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There was a familial feel in the air at the Lanvin presentation at Barneys New York on Thursday afternoon as the retailer feted Alber Elbaz’s 10th year at the label with a noontime luncheon.
“It’s a strange thing to look back on, 10 years,” Elbaz mused before the show near a chandelier bestrewn with some of the line’s jewelry and trademark loose velvet bows (echoing the black one tied around his neck). “In fashion, one year you’re in and the next you’re out. So 10 years is certainly something.”
A noticeably pregnant Uma Thurman co-hosted the event, largely to draw eyes to her charity Room to Grow, a nonprofit dedicated to enriching the lives of babies born into poverty through the first three years of development. Ten percent of proceeds from Lanvin sales on Thursday were directed to the charity.
“Everyone loves Alber,” Thurman said upon arrival, turning to greet Elbaz, who quietly professed some nerves. “You’re nervous?” Thurman grinned, incredulous.
“I have to speak, a little speech,” Elbaz explained. “We are not all as good at delivering lines.”
The presentation drew guests like Katie Lee, Adelina Wong Ettelson, Lisa Airan and Giambattista Valli. “There used to be a time in fashion when we all hated each other and would send nasty messages,” Elbaz later said of Valli. “Now we all send flowers, well, I send a cake or macaroons, but there’s a great respect between all of us.”
The night before, Barneys chief executive officer Mark Lee had hosted an intimate dinner for Elbaz at his home, where no less than three miniature disasters had apparently taken place. “Oh, the wind knocked a piece of art off the wall, a toilet overflowed, a cake with sparklers set the alarm off and a fireman came…but I was just so touched that Mark had us at his home,” Elbaz explained.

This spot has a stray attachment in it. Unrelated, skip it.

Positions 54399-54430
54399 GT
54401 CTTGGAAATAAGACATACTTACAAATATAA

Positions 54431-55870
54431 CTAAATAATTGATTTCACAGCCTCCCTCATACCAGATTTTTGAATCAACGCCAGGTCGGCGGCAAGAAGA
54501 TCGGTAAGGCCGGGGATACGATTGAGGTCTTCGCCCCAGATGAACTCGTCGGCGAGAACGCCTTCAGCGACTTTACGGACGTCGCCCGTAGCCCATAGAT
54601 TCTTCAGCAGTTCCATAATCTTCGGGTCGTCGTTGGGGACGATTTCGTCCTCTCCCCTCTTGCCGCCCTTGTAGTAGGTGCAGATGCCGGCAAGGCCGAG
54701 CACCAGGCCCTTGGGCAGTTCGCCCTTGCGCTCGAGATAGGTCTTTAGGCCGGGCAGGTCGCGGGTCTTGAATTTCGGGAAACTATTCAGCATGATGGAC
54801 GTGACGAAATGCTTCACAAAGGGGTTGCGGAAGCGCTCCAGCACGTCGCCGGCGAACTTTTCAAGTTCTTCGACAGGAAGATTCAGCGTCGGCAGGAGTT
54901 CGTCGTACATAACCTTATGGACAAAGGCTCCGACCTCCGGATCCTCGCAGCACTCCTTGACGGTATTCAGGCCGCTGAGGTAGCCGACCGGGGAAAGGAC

“Barneys is a very emotional place for me,” the designer said, addressing the room. “Eighteen years ago I met my partner here, on the third floor, and we’re still together.…In our first season, Barneys came and then left after 15 minutes and they said ‘We’re not able to buy Lanvin because you’re not prepared, you don’t have the prices, some dresses aren’t finished.’ When I heard that, I ran after them with a bouquet of flowers that had been on my table. I said, ‘I’m sorry, please come back, we’re not ready, it’s our first-ever show,’ and since then, family was Barneys and Barneys was family.”
Introducing his collection, Elbaz said, “We took a lot of tradition and know-how and it’s almost like California cuisine. We take the tradition, but we take off the butter and replace it with olive oil. The house of Lanvin is the oldest couture house in the world. And so I took some old pieces and remade them to be relevant: and that’s what it’s about. Being relevant, being comfortable and being beautiful. Because there’s nothing intellectual about a red dress, and there’s nothing intellectual about a roasted chicken. It’s just beautiful.”
Elbaz continued, reflecting on his early years at the house: “I remember this woman came and told me, ‘Every time I wear Lanvin, men fall in love with me,’ and I said to her, ‘I want you to wear Lanvin and fall in love…be more active, don’t let go, don’t just be waiting for someone to fall in love with you, you have to do it.’ These are the women I love.…Women today are not what they used to be. They’re not just beautiful creatures. I always used to say that women are strong and men are powerful. Power you can buy at the bank, you can lose it at the bank. But strength is internal. Women now are not only strong but also powerful, and this is a deadly combination. These are the women that we’re dressing. I ask day after day, ‘What is it that we want, that we need?’ What we’re looking for more than anything is to be loved, to be hugged, to be with people who we feel comfortable enough to sit and be silent with when we’re tired, and that’s what we’re trying to do at Lanvin. To bring you love.”
Gauging by the crowd of friends and admirers who besieged the designer postshow, the feeling was mutual.